The hard part has been telling people who love me and seeing the shock. All my responsibility and helper stuff kicks in, of course. The hardest is Sherry who is recovering from her heart surgery nicely. She’s a trooper and super supportive as we journey through this place with the prayers of friends all over the world.


August 29th, 2015

Really early Saturday morning Sherry, Cyndee and I headed for the airport. I chose the 6:30 departure to maximize our time. As we waited for the call to board the flight to Oakland, we heard our names called. As we approached the podium, the lady smiled, “I have bad news and good news.” Our flight was on a mechanical hold and we’d miss our connection (bad!) so they were putting us on the direct flight (REALLY good).

2015-08-08 12.11.23As we boarded the flight, the fellow on the row ahead of us recognized me. Turned out he was there with his son and daughter and their two children on a “Make a Wish” flight. Their three year old daughter had severe neurological disorders and they were going to the Disney resort. We ended up joining them, spending an extended prayer time, all sitting on the floor in a crowded “lounge” since their room was not ready.

20150808_141549After a delightful lunch by the pool with them, we headed to the airport only to discover that the flight change had confused our bags and they still had not found their way to Honolulu. We checked into the condo and ended up finding a K-Mart to purchase necessary items. The bags finally arrived around midnight and we picked them up on Sunday.

11822536_10152918240622096_9054927879743193804_nThe condo was nice and the view of Waikiki wonderful but the sand was really coarse. Turns out the beach is eroding so they pumped in sand from further out and it’s not be refined by the waves.

Sunday was Pearl Harbor. I felt a deep connection since my uncle Truman would have been stationed there had he not contracted rheumatic fever. I have done a lot of study of the whole attack so experiencing the place live was all the more ponder material. The presentation is of the infamy of the Japanese and the heroic sacrifice of the soldiers and the return to 2015-08-09 15.30.36victory. But as we toured the Bowfin submarine with its torpedo rooms, the Arizona Memorial, and the Missouri with its huge guns, I felt the tragedy of war keenly. There was no triumphant “we won,” only a sadness for all the disrupted lives and ruined civilizations. I was glad to stand on the deck of the Missouri where the peace treaty was signed and remember that General Marshall, a deeply Christian man, lead the rebuilding of Germany and Japan, both of which are now close allies.

2015-08-09 18.17.39Sunday evening was the beach front Luau presented with much pageantry and celebration of the Hawaiian culture. I was particularly pleased that the hostess spoke the three greatest things, faith, hope and  love, and sang a classic Hawaiian blessing song “E Kolu mea Nui” originally written for the congregational church in Maui. Her Christian heart spoke powerfully.

2015-08-10 07.17.10Monday found Cyndee and me taking the beautiful hike up Diamond Head. The morning was relatively cool so there was not much sweat. Donn laughed at my Alaska hat in Hawaii! Then Sherry joined us for the trip to the Polynesian Cultural Center. It has a very produced feel to it but there is no other place where Sherry and I will renew our wedding vows as part of watching a Tahitian wedding ceremony. After the very pagan ceremony, the host had us stand and answer the question: “will you ever leave?” with the “No” spoken in Tahitian.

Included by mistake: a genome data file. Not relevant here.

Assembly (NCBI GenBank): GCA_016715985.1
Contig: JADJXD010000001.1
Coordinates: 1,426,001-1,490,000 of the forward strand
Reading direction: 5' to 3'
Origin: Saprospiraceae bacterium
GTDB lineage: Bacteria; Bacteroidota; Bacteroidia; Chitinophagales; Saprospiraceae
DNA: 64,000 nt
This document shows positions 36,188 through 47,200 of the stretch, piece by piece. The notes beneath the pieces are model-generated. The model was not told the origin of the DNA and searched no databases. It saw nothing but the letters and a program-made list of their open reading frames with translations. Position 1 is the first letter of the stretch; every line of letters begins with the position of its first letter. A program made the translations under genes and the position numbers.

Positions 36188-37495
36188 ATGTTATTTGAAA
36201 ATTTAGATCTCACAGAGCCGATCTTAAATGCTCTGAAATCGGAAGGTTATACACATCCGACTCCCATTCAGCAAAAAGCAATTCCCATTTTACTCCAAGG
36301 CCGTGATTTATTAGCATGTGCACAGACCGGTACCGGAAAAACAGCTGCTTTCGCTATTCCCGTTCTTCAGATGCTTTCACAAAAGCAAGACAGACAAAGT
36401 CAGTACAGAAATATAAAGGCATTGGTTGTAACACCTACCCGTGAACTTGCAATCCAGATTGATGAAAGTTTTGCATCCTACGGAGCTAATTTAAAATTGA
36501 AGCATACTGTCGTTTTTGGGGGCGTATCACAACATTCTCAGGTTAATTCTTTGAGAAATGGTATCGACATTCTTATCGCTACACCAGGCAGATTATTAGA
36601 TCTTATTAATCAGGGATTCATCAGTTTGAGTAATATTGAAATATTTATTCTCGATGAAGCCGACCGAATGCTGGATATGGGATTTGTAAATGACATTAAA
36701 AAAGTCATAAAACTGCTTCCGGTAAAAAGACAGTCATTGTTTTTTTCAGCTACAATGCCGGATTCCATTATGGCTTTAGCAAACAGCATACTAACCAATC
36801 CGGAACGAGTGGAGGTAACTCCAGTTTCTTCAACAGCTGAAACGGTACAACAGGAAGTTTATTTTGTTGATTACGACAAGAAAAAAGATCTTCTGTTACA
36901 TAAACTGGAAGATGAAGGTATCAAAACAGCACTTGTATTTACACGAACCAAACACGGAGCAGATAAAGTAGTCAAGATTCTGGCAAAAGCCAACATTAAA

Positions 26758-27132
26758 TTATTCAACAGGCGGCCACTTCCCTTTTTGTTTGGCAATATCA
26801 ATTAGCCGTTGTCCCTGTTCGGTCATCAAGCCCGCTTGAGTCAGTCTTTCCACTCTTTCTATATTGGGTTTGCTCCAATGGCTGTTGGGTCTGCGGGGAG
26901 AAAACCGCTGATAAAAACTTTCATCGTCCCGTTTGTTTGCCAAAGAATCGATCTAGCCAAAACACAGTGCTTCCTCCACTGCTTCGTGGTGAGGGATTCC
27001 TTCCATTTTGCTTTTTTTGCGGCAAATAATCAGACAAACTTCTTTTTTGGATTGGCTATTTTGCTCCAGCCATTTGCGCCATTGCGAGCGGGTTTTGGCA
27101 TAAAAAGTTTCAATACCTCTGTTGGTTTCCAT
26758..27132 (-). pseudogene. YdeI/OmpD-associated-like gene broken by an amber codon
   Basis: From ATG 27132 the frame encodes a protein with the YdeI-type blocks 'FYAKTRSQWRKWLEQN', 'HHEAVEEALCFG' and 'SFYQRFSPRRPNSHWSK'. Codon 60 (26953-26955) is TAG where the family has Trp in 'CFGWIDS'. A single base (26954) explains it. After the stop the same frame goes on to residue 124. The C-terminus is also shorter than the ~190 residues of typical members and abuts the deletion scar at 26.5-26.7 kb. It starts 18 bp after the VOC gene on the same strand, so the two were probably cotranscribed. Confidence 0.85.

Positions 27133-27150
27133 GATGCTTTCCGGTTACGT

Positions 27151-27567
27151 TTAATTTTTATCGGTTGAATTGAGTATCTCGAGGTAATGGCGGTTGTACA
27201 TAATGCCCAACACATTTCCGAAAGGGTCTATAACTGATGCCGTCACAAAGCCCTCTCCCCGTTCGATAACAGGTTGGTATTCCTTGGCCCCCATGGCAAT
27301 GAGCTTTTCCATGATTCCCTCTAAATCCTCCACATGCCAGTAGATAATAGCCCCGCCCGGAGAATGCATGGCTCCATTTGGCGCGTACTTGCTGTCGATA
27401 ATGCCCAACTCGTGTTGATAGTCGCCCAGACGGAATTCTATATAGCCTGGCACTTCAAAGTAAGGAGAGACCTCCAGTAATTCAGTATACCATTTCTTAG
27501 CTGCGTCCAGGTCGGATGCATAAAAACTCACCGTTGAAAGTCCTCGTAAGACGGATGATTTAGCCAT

ENTI ClassTuesday through Friday had me teaching 25 top notch young campus workers at Every Nation Training Institute. Sherry and Cyndee did things like visiting the Dole Plantation, the Arboretum, doing some shopping and such. I think I had more fun! 

Second week in Iloilo

May 28th, 2015

IMG_6186Things are quite familiar as the days continue. When I go down for breakfast, the ladies at the front desk greet me warmly and hand me my order form with names filled in already. The lady in front of the seafood restaurant across the street now greets us insteadIMG_6185 of trying to persuade us to take a copy of the menu. That’s a benefit of being one of the very few anglo faces in this town that’s off the tourist trail. The stand just down the street where we get our mango shakes just ask if we want our favorites. The ladies tell us stories and give us suggestions on places to go. If you click on the lower picture, you’ll see why their menu makes us smile!

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On Wednesday evening we made the 2015-05-27 17.55.04trek to the Café Panay. It meant walking through the center of the old city which reminded us of how our section of Manila looked when we lived there in 1969-1972. Lots of crowds and “down home” shops and street dealers selling all sorts of useful things. Our table was in front of a fuzzy picture which becomes quite a marvelous2015-05-27 18.10.20 picture of old Panay in a photograph. The Café specializes in local items and foods, so we asked the server who told us what would be best. And indeed she was right. Instead of calamunsi, she suggested Red Taho iced tea. Just enough zing to 2015-05-27 18.31.20make it interesting. I chose chorizo Ilonggo with purple rice (yes, purple!),, Itlog na Maalat (a pickled flower) and salted egg all on a traditional banana leaf. Super tasty, especially when followed up with Café Panay Turon in Muscuvado Carmel Sauce (and Tablea Dip)2015-05-27 18.34.56 which being translated means banana in lumpia wrap with caramel and chocolate. Yum!! I loved hearing traditional Filipino folk music in the background as we ate. The owner showed us around the shop while telling us stories of the history of Panay and the items for sale in the shelves of the shop. We took a different route home and were soon in the area of the middle class folk with large malls and noisy music.